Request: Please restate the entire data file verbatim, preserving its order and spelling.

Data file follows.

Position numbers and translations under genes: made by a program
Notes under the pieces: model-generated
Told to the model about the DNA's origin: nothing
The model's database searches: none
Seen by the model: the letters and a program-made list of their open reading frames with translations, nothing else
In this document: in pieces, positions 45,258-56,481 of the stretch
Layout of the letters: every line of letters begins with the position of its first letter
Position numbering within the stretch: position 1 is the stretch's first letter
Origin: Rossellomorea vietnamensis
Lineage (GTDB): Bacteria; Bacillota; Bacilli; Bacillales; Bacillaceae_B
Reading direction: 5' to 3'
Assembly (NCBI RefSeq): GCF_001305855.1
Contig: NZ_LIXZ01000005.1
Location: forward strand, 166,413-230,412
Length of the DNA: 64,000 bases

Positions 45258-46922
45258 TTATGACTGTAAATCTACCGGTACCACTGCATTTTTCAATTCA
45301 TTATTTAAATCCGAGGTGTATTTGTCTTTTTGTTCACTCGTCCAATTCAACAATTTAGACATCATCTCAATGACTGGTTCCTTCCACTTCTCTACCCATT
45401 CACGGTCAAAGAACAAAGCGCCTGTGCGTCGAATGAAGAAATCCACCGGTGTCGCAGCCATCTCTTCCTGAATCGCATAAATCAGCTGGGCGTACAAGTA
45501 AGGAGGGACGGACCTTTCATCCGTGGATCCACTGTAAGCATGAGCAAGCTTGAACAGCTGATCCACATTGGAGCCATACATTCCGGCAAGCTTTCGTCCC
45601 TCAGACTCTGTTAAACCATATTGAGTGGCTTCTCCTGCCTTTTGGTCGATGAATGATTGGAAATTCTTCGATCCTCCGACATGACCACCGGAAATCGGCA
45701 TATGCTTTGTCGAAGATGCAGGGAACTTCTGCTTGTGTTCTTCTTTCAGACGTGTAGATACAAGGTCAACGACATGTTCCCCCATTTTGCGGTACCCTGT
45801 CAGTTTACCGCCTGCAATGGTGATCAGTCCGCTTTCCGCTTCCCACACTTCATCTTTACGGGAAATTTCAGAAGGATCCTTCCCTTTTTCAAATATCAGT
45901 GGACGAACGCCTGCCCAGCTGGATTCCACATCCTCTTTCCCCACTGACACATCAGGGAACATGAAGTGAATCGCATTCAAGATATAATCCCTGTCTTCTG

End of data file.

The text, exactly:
Position numbers and translations under genes: made by a program
Notes under the pieces: model-generated
Told to the model about the DNA's origin: nothing
The model's database searches: none
Seen by the model: the letters and a program-made list of their open reading frames with translations, nothing else
In this document: in pieces, positions 45,258-56,481 of the stretch
Layout of the letters: every line of letters begins with the position of its first letter
Position numbering within the stretch: position 1 is the stretch's first letter
Origin: Rossellomorea vietnamensis
Lineage (GTDB): Bacteria; Bacillota; Bacilli; Bacillales; Bacillaceae_B
Reading direction: 5' to 3'
Assembly (NCBI RefSeq): GCF_001305855.1
Contig: NZ_LIXZ01000005.1
Location: forward strand, 166,413-230,412
Length of the DNA: 64,000 bases

Positions 45258-46922
45258 TTATGACTGTAAATCTACCGGTACCACTGCATTTTTCAATTCA
45301 TTATTTAAATCCGAGGTGTATTTGTCTTTTTGTTCACTCGTCCAATTCAACAATTTAGACATCATCTCAATGACTGGTTCCTTCCACTTCTCTACCCATT
45401 CACGGTCAAAGAACAAAGCGCCTGTGCGTCGAATGAAGAAATCCACCGGTGTCGCAGCCATCTCTTCCTGAATCGCATAAATCAGCTGGGCGTACAAGTA
45501 AGGAGGGACGGACCTTTCATCCGTGGATCCACTGTAAGCATGAGCAAGCTTGAACAGCTGATCCACATTGGAGCCATACATTCCGGCAAGCTTTCGTCCC
45601 TCAGACTCTGTTAAACCATATTGAGTGGCTTCTCCTGCCTTTTGGTCGATGAATGATTGGAAATTCTTCGATCCTCCGACATGACCACCGGAAATCGGCA
45701 TATGCTTTGTCGAAGATGCAGGGAACTTCTGCTTGTGTTCTTCTTTCAGACGTGTAGATACAAGGTCAACGACATGTTCCCCCATTTTGCGGTACCCTGT
45801 CAGTTTACCGCCTGCAATGGTGATCAGTCCGCTTTCCGCTTCCCACACTTCATCTTTACGGGAAATTTCAGAAGGATCCTTCCCTTTTTCAAATATCAGT
45901 GGACGAACGCCTGCCCAGCTGGATTCCACATCCTCTTTCCCCACTGACACATCAGGGAACATGAAGTGAATCGCATTCAAGATATAATCCCTGTCTTCTG